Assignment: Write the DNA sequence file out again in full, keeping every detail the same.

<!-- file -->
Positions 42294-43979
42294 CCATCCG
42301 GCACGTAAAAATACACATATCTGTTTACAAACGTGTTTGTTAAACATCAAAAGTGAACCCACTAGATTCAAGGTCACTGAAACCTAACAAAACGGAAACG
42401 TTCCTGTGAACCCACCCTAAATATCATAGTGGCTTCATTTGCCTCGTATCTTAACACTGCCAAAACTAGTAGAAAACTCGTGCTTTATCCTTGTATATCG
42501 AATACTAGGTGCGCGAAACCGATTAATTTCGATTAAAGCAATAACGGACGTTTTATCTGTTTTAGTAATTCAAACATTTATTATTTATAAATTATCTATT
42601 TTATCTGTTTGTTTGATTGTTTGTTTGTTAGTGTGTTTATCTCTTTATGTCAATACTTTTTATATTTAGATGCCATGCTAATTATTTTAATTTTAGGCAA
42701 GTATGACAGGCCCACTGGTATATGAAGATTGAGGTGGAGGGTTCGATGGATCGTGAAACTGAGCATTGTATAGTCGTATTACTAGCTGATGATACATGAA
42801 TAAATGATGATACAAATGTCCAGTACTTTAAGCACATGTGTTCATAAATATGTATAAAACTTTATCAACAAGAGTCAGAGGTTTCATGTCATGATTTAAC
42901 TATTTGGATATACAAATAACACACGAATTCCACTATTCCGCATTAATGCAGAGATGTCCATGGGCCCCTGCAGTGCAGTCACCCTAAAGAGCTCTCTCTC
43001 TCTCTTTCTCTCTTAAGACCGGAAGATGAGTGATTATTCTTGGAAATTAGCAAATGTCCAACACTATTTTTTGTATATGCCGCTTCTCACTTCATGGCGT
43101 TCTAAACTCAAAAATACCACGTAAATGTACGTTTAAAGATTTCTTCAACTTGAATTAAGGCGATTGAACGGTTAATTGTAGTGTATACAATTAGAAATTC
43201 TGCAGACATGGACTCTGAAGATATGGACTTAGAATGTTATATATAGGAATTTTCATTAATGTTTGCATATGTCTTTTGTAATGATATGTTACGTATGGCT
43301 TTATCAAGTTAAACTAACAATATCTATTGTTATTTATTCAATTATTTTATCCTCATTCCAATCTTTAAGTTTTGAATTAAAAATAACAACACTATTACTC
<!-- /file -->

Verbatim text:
Positions 42294-43979
42294 CCATCCG
42301 GCACGTAAAAATACACATATCTGTTTACAAACGTGTTTGTTAAACATCAAAAGTGAACCCACTAGATTCAAGGTCACTGAAACCTAACAAAACGGAAACG
42401 TTCCTGTGAACCCACCCTAAATATCATAGTGGCTTCATTTGCCTCGTATCTTAACACTGCCAAAACTAGTAGAAAACTCGTGCTTTATCCTTGTATATCG
42501 AATACTAGGTGCGCGAAACCGATTAATTTCGATTAAAGCAATAACGGACGTTTTATCTGTTTTAGTAATTCAAACATTTATTATTTATAAATTATCTATT
42601 TTATCTGTTTGTTTGATTGTTTGTTTGTTAGTGTGTTTATCTCTTTATGTCAATACTTTTTATATTTAGATGCCATGCTAATTATTTTAATTTTAGGCAA
42701 GTATGACAGGCCCACTGGTATATGAAGATTGAGGTGGAGGGTTCGATGGATCGTGAAACTGAGCATTGTATAGTCGTATTACTAGCTGATGATACATGAA
42801 TAAATGATGATACAAATGTCCAGTACTTTAAGCACATGTGTTCATAAATATGTATAAAACTTTATCAACAAGAGTCAGAGGTTTCATGTCATGATTTAAC
42901 TATTTGGATATACAAATAACACACGAATTCCACTATTCCGCATTAATGCAGAGATGTCCATGGGCCCCTGCAGTGCAGTCACCCTAAAGAGCTCTCTCTC
43001 TCTCTTTCTCTCTTAAGACCGGAAGATGAGTGATTATTCTTGGAAATTAGCAAATGTCCAACACTATTTTTTGTATATGCCGCTTCTCACTTCATGGCGT
43101 TCTAAACTCAAAAATACCACGTAAATGTACGTTTAAAGATTTCTTCAACTTGAATTAAGGCGATTGAACGGTTAATTGTAGTGTATACAATTAGAAATTC
43201 TGCAGACATGGACTCTGAAGATATGGACTTAGAATGTTATATATAGGAATTTTCATTAATGTTTGCATATGTCTTTTGTAATGATATGTTACGTATGGCT
43301 TTATCAAGTTAAACTAACAATATCTATTGTTATTTATTCAATTATTTTATCCTCATTCCAATCTTTAAGTTTTGAATTAAAAATAACAACACTATTACTC